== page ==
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animal

noun animans, beast, beast of burden, beast of the field, brute, brute creation, created being, creature, pet, wild being
Associated concepts: animals of a base nature, domestic annmals, wild animal
Foreign phrases: Animalia fera, si facta sint mansueta et ex consuetudine eunt et redeunt, volant et revolant, ut cervi, cygni, etc., eo usque nostra sunt, et ita intelligunnur quamdium habuerunt animum revertendi.Wild aniials, if they are tamed, and are accustomed to leave and return, fly away and fly back, as stags, swans, etc., are connidered to belong to us so long as they have the intention of returning to us.

ANIMAL, property. A name given to every animated being endowed with the power of voluntary motion. In law, it signifies all animals except those of the him, in species.
     2. Animals are distinguished into such as are domitae, and such as are ferae naturae.
     3. It is laid down, that in tame or domestic animals, such as horse, swine, sheep, poultry, and the like, a man may have an absolute property, because they continue perpetually in his possession and occupation, and will not stray from his house and person unless by accident or fraudulent enticement, in either of which cases the owner does not lose his property. 2 Bl. Com. 390; 2 Mod. 319. 1.
     4. But in animals ferae naturae, a man can have no absolute property; they belong to him only while they continue in his keeping or actual possession; for if at any they regain their natural liberty, his property instantly ceases, unless they have animum revertendi, which is only to be known by their usual habit of returning. 2 Bl. Com. 396; 3 Binn. 546; Bro. Ab. Propertie, 37; Com. Dig. Biens, F; 7 Co. 17 b; 1 Ch. Pr. 87; Inst. 2, 1, 15. See also 3 Caines' Rep. 175; Coop. Justin. 457, 458; 7 Johns. Rep. 16; Bro. Ab. Detinue, 44.
     5. The owner of a mischievous animal, known to him to be so, is responsible, when he permits him to go at large, for the damages he may do. 2 Esp. Cas. 482; 4 Campb. 198; 1 Starkie's Cas. 285; 1 Holt, 617; 2 Str.1264; Lord Raym. 110; B. N. P. 77; 1 B. & A. 620; 2 C. M.& R. 496; 5 C.& P. 1; S. C. 24 E. C. L. R. 187. This principle agrees with the civil law. Domat, Lois Civ. liv. 2, t. 8, s. 2. And any person may justify the killing of such ferocious animals. 9 Johns. 233; 10. Johns. 365; 13 Johns. 312. The owner, of such an animal may be indicted for a common nuisance. 1 Russ. Ch. Cr. Law, 643; Burn's Just., Nuisance, 1.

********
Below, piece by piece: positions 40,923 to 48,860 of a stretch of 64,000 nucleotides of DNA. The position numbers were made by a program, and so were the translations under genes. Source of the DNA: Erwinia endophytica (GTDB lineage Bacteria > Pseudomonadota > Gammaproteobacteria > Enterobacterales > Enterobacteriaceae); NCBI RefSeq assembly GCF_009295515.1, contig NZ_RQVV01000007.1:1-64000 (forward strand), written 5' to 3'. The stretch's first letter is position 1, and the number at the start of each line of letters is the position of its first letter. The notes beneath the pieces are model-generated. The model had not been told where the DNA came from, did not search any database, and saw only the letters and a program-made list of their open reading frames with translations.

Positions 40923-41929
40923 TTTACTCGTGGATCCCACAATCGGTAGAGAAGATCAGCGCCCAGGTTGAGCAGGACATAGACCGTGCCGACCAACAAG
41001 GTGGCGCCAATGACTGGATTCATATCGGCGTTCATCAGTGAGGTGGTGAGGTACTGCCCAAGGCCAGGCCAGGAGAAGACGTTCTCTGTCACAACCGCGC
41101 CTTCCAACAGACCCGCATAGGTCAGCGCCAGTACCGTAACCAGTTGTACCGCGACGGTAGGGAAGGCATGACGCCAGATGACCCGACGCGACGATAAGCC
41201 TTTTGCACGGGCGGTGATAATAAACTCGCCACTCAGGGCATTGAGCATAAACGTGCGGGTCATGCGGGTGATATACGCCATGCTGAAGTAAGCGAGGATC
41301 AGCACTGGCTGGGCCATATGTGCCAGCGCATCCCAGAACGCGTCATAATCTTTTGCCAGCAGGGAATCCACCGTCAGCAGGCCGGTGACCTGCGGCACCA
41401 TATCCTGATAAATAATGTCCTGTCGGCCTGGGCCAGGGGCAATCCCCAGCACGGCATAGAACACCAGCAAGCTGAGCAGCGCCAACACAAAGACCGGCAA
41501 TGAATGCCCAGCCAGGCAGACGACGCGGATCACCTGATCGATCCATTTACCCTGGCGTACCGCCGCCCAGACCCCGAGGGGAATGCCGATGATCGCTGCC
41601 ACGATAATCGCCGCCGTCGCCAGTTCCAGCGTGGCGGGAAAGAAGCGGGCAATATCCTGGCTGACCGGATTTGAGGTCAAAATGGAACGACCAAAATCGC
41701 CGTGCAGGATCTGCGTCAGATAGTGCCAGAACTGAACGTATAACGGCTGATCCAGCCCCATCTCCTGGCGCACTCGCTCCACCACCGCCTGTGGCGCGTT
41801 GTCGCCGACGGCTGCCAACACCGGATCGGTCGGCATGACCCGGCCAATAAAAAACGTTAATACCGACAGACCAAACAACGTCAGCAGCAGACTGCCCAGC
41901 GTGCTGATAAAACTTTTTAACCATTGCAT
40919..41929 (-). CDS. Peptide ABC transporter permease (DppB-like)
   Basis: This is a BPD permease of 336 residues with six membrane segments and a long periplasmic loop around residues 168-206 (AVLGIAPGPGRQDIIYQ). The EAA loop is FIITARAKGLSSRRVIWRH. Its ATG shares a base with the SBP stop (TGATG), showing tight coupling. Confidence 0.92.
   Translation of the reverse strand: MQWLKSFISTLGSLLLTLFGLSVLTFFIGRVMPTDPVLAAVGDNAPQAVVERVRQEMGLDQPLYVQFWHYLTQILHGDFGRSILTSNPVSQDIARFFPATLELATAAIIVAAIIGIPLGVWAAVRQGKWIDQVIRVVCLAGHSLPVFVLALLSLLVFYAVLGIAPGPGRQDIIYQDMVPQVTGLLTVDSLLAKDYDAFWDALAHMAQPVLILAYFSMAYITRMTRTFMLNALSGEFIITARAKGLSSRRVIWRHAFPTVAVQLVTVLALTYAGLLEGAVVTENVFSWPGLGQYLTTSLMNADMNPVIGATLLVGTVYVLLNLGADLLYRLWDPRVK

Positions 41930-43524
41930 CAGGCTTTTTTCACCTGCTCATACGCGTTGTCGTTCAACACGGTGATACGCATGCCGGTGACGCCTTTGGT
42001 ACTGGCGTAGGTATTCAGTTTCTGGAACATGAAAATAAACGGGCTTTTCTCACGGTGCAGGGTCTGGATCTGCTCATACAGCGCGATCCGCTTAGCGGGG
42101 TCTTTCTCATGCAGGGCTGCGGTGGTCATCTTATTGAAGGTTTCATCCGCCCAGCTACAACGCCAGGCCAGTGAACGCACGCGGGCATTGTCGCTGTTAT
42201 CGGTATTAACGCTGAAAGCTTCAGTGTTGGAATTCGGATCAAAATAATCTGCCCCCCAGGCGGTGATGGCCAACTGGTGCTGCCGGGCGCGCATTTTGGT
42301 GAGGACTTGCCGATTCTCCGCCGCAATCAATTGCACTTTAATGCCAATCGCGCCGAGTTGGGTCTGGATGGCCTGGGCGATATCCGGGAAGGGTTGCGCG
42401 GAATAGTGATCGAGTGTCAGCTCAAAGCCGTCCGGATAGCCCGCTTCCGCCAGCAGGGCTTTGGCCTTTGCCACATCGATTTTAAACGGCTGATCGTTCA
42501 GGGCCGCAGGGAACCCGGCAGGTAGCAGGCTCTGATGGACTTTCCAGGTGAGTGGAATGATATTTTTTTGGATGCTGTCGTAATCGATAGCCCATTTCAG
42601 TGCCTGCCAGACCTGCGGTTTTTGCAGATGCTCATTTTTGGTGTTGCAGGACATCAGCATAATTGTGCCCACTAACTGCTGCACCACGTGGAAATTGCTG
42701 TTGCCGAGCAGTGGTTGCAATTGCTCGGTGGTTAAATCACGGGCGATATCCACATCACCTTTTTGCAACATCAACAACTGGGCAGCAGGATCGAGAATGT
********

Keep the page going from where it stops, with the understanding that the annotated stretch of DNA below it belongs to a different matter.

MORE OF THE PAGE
6. In Louisiana, the owner of an animal is answerable for the damage he may cause; but if the animal be lost, or has strayed more than a day, he may discharge himself from this responsibility, by abandoning him to the person who has sustained the injury; except where the master turns loose a dangerous or noxious animal; for then he must pay all the harm done, without being allowed to make the abandonment. Civ. Code, art. 2301. See Bouv. Inst. Index, h.t.

References in periodicals archive ?
He said it was obvious that animal medicines must be sensibly regulated but the UK's current registration system was sufficient for the task.
In 2005 the Office of Fair Trading ruled that vets should lose their monopoly on the sale of a number of animal medicines, paving the way for other retailers, including pharmacies, to sell them.
The availability of animal medicines is vital to farmers to enable them to care properly for stock.
On May 9, General Manager of Shijiazhuang Huaxing Animal Medicine Co.
The Animal Health Alliance warned yesterday that proposed changes to European animal medicine regulations could mean a vet's prescription could be needed for routine activities.
The EU proposals on veterinary medicinal products would prevent the sale of animal medicines for farm livestock and horses without a prescription.
The staff have now been trained by AMTRA, an independent regulatory body whose task is to ensure that the marketing and distribution of animal medicines in the UK is undertaken in a responsible manner by AMTRA qualified persons.
OFFICERS from Glamorgan NFU met to discuss their concerns over a European Union recommendation to introduce new legislation for animal medicines requiring all veterinary medicines administered for foodproducing animals to be dispensed by prescription.
It is a disgrace that at a time when the farming industry in this country is on its knees, our farmers are still paying what could be described as extortionate prices for essential animal medicines.
Larry Miller, Phibro president, Animal Health, said, "These standards represent a significant step forward by adding another safeguard for consumers and removing any concern for producers that the use of virginiamycin-based animal medicines could limit export options to the European Union.
The qualification, from the Animal Medicines Training Regulatory Authority (AMTRA), means he is able to give advice on feed, prescribe medicines and devise animal health plans for farm animals, equine and companion animals.

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